had seen Terry Gilliam’s The Fisher King only
once, back in 1991 on its initial release, and I liked it very much. As years
went on, though, my memories of it were such that I considered it to be
atypical of Gilliam’s work. For me, he’s always been a hit-and-miss director;
some of his pictures are absolute classics and others not so much. There is a
certain beautiful sloppiness to his direction; to use a painting analogy, it’s
as if he throws a lot of paint on the canvas and maybe it’ll turn out to be
something coherent, funny, and meaningful. Gilliam, I think, is much more of a
visual designer than a people-director—his films always look great, usually very original and envelope-pushing in
their conception and the execution of the visuals. They are often big pictures on large canvases. They
contain lots of effects work, wild costuming, over-the-top performances, and a
frenetic energy that is exhaustive. And
a lot of fantasy.
viewing The Criterion Collection’s brand new Blu-ray release of the picture for
the first time since 1991, I now realize that The Fisher King is absolutely not
atypical of Gilliam’s work. I remembered it as being an intimate study of
two characters who go from despondency to finding meaning in their lives, with
not much “Gilliam-esque” aspects to the picture. Whoa, my memory was flawed.
Gilliam’s wildness, his visual extravagance, the over-the-top performances, the
crazy camera angles, fantasy, and the acerbic humor is all there. And it’s
terrific, easily one of Gilliam’s best movies (it’s certainly the one that
received the most Oscar nominations—five, including Best Actor (Robin
Williams), Supporting Actress (Mercedes Ruehl, who won), Original Screenplay (by Richard LaGravenese), Art
Direction/Set Design (of course!), and Original Score.
Lucas (Jeff Bridges) is a “shock jock” DJ who burns out when one of his
listeners becomes a mass murderer based on something Lucas said on the air. Three
years later he has quit his job, become an alcohol and drug abuser, and hooked
up with video store owner Anne (Mercedes Ruehl in an outstanding performance).
Then he accidentally meets a homeless man named Parry (Robin Williams), whose
wife was killed by that mass murderer in the incident that also wrecked Lucas’
life. Lucas and Parry form an odd couple friendship and Lucas gets the bright
idea of playing matchmaker with Parry and the woman the homeless man dreamily
watches from afar, Lydia (Amanda Plummer).
suffers from hallucinations (he believes a horrific “Red Knight”—a fantastic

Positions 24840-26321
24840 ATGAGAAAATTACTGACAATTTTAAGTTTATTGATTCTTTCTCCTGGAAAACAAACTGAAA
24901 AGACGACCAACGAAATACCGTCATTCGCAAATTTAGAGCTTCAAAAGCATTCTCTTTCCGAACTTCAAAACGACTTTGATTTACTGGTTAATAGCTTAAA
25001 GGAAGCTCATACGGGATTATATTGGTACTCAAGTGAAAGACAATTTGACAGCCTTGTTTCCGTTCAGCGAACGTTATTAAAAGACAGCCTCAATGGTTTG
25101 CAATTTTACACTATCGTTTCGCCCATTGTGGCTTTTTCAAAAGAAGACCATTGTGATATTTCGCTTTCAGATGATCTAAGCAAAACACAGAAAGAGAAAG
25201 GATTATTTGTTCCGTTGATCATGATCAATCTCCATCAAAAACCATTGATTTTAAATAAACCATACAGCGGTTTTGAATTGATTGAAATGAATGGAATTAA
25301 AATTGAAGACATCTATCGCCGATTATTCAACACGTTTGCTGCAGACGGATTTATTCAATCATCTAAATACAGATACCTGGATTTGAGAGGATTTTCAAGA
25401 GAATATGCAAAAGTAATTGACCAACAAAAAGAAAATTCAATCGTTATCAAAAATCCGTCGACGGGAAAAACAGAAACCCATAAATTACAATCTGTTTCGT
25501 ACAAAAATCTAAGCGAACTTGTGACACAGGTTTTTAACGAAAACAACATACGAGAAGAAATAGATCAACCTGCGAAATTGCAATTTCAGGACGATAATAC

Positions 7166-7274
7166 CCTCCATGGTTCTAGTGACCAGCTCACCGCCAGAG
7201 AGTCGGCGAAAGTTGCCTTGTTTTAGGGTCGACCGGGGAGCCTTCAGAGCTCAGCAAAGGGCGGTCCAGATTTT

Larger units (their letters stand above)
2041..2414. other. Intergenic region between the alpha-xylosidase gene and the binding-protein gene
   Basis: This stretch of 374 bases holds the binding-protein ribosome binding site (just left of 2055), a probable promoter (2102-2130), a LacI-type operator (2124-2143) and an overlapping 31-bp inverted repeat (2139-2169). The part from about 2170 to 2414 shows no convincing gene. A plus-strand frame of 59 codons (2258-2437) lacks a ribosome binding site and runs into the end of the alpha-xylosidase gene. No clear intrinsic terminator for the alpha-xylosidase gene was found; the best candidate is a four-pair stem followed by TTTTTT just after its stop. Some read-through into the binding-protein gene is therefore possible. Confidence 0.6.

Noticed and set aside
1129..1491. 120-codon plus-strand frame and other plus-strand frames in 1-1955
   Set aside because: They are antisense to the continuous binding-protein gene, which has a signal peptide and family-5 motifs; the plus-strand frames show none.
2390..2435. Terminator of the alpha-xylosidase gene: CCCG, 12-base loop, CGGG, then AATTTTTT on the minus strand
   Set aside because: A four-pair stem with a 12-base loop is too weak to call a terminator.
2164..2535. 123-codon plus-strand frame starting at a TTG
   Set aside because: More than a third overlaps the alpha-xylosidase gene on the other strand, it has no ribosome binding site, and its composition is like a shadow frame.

accomplishment in visual effects and costuming—is after him, and that he must
find the Holy Grail—shades of Monty Python!—in order to bring his sanity back
to earth). Williams delivers one of his wild, crazy-man, wacky performances,
and it’s a gem. Bridges, too, is no slouch and he matches his co-star’s antics
with a grounded portrayal that is the anchor of the piece. One must also
mention Michael Jeter, who almost steals the movie as another homeless man who
does a song and dance in drag that brings down the house.
short, The Fisher King may be
Gilliam’s most “humane” picture, for it takes a serious look at homelessness,
mental illness, and the trappings of life that contribute to these ills.
Perhaps that’s why I remembered the movie as being “atypical” of Gilliam... it
had a message of social responsibility and wasn’t some dystopian fantasy set in
another world, although the director’s presentation of New York City certainly places Manhattan in another world!
new restored 2K digital transfer, approved by Gilliam, looks fabulous, of
course, and the 5.1 surround DTS-HD Master Audio soundtrack is terrific.
There’s an enlightening audio commentary by Gilliam. Other extras include new
interviews with actors Bridges, Ruehl, and Plummer; as well as Gilliam,
producer Lynda Obst, and writer Richard LaGravenese. A new interview with
artists Keith Greco and Vincent Jefferds explores the creation of the Red
Knight. There’s a wonderful video essay of Bridge’s on-set photographs,
narrated by Bridges. Footage from 1991 of Bridges training as a radio
personality with acting coach Stephen Bridgewater is a lot of fun. There are
several deleted scenes with commentary by Gilliam, costume tests, and trailers.
But the most poignant—and absolutely the funniest—extra is a 2006 interview
with Williams discussing the film. An essay by critic Bilge Ebiri completes the
you’ve never seen The Fisher King, it
should be high on your list of “to-be-watched” titles. And if you’re a Gilliam
fan, well, it’s a must-have for the collection.